A Facebook Feature Fix Focused On Immersion And Monetization

| About: Facebook (FB)
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Facebook (NASDAQ:FB) has been around since 2004, and has been a publicly traded corporation since May 2012. The stock price has been volatile since then, peaking around ~$40 directly after the IPO and crashing down to ~$18 several months after. The stock is currently holding steady at ~$28.5. As the corporation has continued to grow, it has altered its monetization methods and expanded its repertoire with offerings such as the Facebook Gift Card. When it comes down to it, however, Facebook is still all about gathering your data and selling you ads based on it. It is in this that the company has, and will, make most of its money. Recently Facebook announced several modifications to its user interface designed to make it a more profitable company.

Facebook claims that its new design will be like a "personalized newspaper." It is overhauling the design by segregating different elements of your life into different feeds. These various feeds will include music, visual content (photos and videos), as well as updates for your close friends.

The music feed will be directly connected to Spotify, the wildly popular music-streaming service that is beginning to take market share from Pandora (NYSE:P) and other streaming music providers. Spotify is an aggressive data-mining program. It activates on startup by default and uses your Facebook account. It's one of those programs where when you click the "X" button to close it, it simply minimizes. Spotify remains on people's computers and gathers enormous amounts of data on their music preferences, and most likely other things as well. The fact that it is connected to Facebook creates a mother lode of data. With the new music part of the news stream, people will be connected like never before by the music that they listen to. Marketers will have direct access to the data provided by Facebook in order to target their ads effectively. This won't come cheap, but it will be highly effective. Since Spotify knows exactly what music you like, and Facebook knows just about everything else, this will become a powerful tool for music exposure, with Facebook raking in profits as a result.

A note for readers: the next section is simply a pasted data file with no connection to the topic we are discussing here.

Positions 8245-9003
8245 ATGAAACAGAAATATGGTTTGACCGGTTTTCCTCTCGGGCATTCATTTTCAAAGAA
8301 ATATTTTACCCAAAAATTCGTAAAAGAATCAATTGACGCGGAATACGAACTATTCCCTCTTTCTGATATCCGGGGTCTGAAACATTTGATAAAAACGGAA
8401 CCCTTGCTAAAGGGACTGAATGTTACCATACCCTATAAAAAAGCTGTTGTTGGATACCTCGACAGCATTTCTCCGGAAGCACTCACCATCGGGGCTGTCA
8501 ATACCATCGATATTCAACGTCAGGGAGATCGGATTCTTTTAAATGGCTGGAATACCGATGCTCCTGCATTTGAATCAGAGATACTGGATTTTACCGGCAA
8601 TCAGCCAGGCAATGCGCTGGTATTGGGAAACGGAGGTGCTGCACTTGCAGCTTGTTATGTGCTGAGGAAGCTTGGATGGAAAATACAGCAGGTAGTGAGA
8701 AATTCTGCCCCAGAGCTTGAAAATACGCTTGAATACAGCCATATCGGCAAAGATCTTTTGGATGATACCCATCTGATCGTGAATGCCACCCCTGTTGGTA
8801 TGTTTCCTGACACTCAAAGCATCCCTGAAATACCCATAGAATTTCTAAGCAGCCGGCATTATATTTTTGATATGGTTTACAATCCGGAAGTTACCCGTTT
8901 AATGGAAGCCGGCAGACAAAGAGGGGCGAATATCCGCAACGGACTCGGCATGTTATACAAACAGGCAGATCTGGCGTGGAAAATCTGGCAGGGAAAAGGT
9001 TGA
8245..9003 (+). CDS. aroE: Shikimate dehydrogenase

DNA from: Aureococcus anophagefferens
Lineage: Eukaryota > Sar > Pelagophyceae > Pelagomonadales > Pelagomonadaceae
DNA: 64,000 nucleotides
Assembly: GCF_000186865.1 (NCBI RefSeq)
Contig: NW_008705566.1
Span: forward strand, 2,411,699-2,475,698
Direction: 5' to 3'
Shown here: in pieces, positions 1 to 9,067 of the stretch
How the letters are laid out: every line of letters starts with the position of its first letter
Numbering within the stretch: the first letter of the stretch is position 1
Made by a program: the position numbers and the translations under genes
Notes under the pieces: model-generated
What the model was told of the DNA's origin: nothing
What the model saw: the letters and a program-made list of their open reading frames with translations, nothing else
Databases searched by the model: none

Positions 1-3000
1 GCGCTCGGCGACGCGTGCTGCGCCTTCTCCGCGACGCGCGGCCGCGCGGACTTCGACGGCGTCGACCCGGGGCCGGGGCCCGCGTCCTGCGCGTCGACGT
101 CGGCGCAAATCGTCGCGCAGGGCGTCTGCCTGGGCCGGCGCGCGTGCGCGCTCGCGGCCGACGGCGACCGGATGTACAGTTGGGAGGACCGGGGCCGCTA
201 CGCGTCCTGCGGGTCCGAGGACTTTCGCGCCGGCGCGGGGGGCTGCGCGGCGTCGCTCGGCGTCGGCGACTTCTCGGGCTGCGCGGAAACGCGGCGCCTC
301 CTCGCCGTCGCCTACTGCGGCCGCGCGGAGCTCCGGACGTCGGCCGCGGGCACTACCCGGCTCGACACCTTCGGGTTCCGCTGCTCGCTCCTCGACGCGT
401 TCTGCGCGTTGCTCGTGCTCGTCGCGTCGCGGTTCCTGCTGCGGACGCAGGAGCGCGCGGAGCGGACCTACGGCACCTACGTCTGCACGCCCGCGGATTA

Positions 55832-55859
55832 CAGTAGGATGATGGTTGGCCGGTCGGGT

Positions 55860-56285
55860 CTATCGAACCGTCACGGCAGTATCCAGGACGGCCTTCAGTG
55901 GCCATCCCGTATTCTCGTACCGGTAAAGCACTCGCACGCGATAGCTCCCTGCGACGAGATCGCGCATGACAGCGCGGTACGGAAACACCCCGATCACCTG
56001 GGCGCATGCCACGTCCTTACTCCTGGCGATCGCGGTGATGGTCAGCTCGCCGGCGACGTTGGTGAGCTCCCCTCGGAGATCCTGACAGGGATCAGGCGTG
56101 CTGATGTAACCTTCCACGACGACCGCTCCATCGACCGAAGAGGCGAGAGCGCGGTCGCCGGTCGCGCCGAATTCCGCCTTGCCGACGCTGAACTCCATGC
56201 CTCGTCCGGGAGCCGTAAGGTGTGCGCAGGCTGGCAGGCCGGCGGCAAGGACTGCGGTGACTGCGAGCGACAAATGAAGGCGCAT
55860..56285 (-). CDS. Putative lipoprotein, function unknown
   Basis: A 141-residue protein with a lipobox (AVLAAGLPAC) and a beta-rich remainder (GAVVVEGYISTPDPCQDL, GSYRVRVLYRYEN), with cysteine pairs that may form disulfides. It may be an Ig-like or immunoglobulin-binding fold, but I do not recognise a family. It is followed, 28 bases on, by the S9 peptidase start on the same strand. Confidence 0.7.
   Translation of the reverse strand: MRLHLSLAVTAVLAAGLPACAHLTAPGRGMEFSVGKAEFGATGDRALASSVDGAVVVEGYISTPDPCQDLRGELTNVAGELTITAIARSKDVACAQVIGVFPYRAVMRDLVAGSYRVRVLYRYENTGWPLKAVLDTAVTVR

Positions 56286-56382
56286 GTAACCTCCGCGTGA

The visual content feed is vital to Facebook. According to Zuckerberg, 50% of the content on Facebook is comprised of photos and videos. In reality, Facebook would have never gotten off the ground if it weren't for photos. People want to look at each other's profiles, check out girls, or see how their friends have aged over time. Facebook knows all this, and will be increasing the size of photos in the news feed, as well as making them more prominent in whatever fashion they can think of. Facebook has done this several times before, and they will do it again. This time around, however, ads will also be getting bigger. Zuckerberg states that ads will not be differentiable between regular content; they will be seamlessly integrated. This means that companies will be able to fly under consumer's "ad radar" and put relevant, targeted advertisements right where they want them: in your news feed.

Since the new news feed has just been announced, not much more data is available. On news of the change, the stock has moved 4%, displaying strong investor sentiment. With this latest announcement, Facebook is starting to become the corporation you always wanted it to be: a sleek, advertisement-driven, revenue-focused social media website. The time for fun and games is over. Facebook is going to sell ads by the millions, and its income statement will react accordingly. Its model is aggressive and yet subtle, and it will permeate the gargantuan Facebook user base with advertisements like never before. Going long is a safe bet.

Disclosure: I have no positions in any stocks mentioned, and no plans to initiate any positions within the next 72 hours. I wrote this article myself, and it expresses my own opinions. I am not receiving compensation for it (other than from Seeking Alpha). I have no business relationship with any company whose stock is mentioned in this article.